HSBC: BP, Shell, Statoil at risk from 'unburnable' reserves

HSBC: BP, Shell, Statoil at risk from 'unburnable' reserves

Oil and gas majors, including, BP, Shell and Statoil, could face a loss in market value of up to 60 percent should the international community stick to its agreed emission reduction targets, analysts at HSBC have warned.

A new report from the banking giant finds that 17 percent of Norwegian company Statoil's reserves would become "unburnable" in a world where oil and gas use falls as countries seek to keep carbon concentrations in the atmosphere to 450 parts per million (ppm), the level the International Energy Agency (IEA) estimates is necessary to deliver a 50 percent chance of limiting long-term temperature rises to 2°C.

Governments around the world have repeatedly committed themselves to ensuring average temperatures do not rise above 2° C, the level at which scientists warns atmospheric feedback loops could trigger "dangerous" climate change. 

Under its 2° C scenario, the IEA calculates around 1,440 gigatons (Gt) of carbon can be emitted over the first half of this century in order to meet the 450ppm target. Emissions have already reached 400 Gt, which leaves around 1,000 Gt -- or a third of current proven reserves -- can be burnt.

While Statoil is the worst affected of the oil majors assessed by HSBC, the bank also calculates around 6 percent of BP's reserves are at risk, along with 5 percent of Total's, and 2 percent of Shell's. U.K. company BG Group has almost no reserves at risk, the report finds.

However, HSBC believes a bigger risk to the sector's value comes in the shape of reduced demand potentially leading to lower oil and gas prices, whereupon the potential value at risk for leading fossil fuel firms could rise to between 40 percent and 60 percent of current market capitalization. BP's market capitalization currently stands at around $141.82 billion, compared to Shell's $231.64 billion, Statoil's $83.52 billion and BG Group's $61.46 billion.

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"We believe that investors have yet to price in such a risk, perhaps because it seems so long term," the analysts said. "And we accept that our scenario probably exaggerates the risk as we assume a low-carbon world today rather than beyond 2020. However, we believe it does give an indication of the potential impact on the sector."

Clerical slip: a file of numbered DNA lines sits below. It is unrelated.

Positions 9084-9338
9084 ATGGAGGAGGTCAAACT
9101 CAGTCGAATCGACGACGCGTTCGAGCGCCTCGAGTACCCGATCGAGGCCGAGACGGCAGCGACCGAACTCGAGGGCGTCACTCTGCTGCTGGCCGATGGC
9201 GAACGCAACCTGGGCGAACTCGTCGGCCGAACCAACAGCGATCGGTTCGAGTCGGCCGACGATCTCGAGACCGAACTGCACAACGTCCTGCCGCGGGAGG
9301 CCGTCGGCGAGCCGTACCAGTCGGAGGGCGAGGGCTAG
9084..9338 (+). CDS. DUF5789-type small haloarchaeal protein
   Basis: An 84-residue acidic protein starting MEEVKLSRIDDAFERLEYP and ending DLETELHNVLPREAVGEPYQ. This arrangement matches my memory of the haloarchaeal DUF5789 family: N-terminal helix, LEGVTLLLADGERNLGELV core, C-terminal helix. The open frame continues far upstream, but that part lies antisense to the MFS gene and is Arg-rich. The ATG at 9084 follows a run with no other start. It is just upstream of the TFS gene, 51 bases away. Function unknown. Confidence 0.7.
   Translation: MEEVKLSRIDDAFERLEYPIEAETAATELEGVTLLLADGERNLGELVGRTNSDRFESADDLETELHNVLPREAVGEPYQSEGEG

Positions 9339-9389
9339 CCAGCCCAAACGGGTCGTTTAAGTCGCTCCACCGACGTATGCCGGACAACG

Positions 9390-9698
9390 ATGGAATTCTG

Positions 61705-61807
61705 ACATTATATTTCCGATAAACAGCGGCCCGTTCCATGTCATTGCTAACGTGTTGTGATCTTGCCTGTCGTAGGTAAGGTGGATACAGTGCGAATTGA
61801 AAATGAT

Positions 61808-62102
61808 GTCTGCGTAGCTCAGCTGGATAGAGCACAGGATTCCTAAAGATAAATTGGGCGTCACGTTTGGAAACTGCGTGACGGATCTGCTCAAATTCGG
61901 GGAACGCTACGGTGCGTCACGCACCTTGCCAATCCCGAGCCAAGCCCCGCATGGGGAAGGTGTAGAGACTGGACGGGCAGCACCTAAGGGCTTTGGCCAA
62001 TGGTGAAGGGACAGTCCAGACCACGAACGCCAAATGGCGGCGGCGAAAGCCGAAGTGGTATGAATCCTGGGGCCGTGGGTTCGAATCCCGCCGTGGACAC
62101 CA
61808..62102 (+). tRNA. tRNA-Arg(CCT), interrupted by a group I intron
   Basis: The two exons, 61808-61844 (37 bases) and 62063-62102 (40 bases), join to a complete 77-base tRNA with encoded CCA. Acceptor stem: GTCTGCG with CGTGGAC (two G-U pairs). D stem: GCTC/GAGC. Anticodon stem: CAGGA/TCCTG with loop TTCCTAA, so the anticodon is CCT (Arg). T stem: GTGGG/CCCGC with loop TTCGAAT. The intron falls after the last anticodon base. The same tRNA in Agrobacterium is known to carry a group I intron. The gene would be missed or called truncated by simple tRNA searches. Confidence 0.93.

It goes on to say that the IEA's low carbon scenario assumes that between 2010 and 2035, coal consumption falls by 30 percent and oil use drops by 12 percent, while demand for gas would grow slowly.

As a result, the report predicts some projects would start to be cancelled, with the most expensive and risky being shelved first. Oil projects being developed at a cost above $50 a barrel would be unlikely to be completed, the report argues, raising questions over controversial oil sand projects and deepwater reserves. The report notes 60 percent of Shell's oil sand reserves have already been written off as "non-commercial" by the market.

"In our view, investors should focus primarily on companies with low-cost future projects," the analysts say. "Capital-intensive, high-cost projects, such as heavy oil and oil sands, are most at risk under our scenario."

James Leaton, research director at Carbon Tracker, an NGO committed to highlighting climate-related investor risks, said mainstream analysts need to take HSBC's findings on board and start questioning fossil fuel companies' business models.

"They need to see there is nowhere for [companies] to go with this business model," he added.

The report comes as a study by the World Future Council calculates that by depriving other sectors of resources that could be used to make products such as plastics, the opportunity cost of burning fossil fuels runs to between $3.2 trillion and $3.4 trillion a year -- or $8.8 billion to $9.3 billion a day.

Report author Dr. Matthias Kroll said the actual costs "are likely to be even higher." He added that factoring in these costs makes renewable energy a much more attractive proposition and, as the energy source is never used up, replacing fossil fuels with renewables should be counted as a financial gain.

"The difference between renewables and fossil fuels is not only the zero cost of renewables but also that they will never be exhausted," Dr. Kroll writes. "Not just the current cost of various renewable energies, but also the costs of not using them need to be taken into account."

This article first appeared in BusinessGreen and is reprinted with permission. 

The photo of a burning $100 bill provided by bioraven via Shutterstock.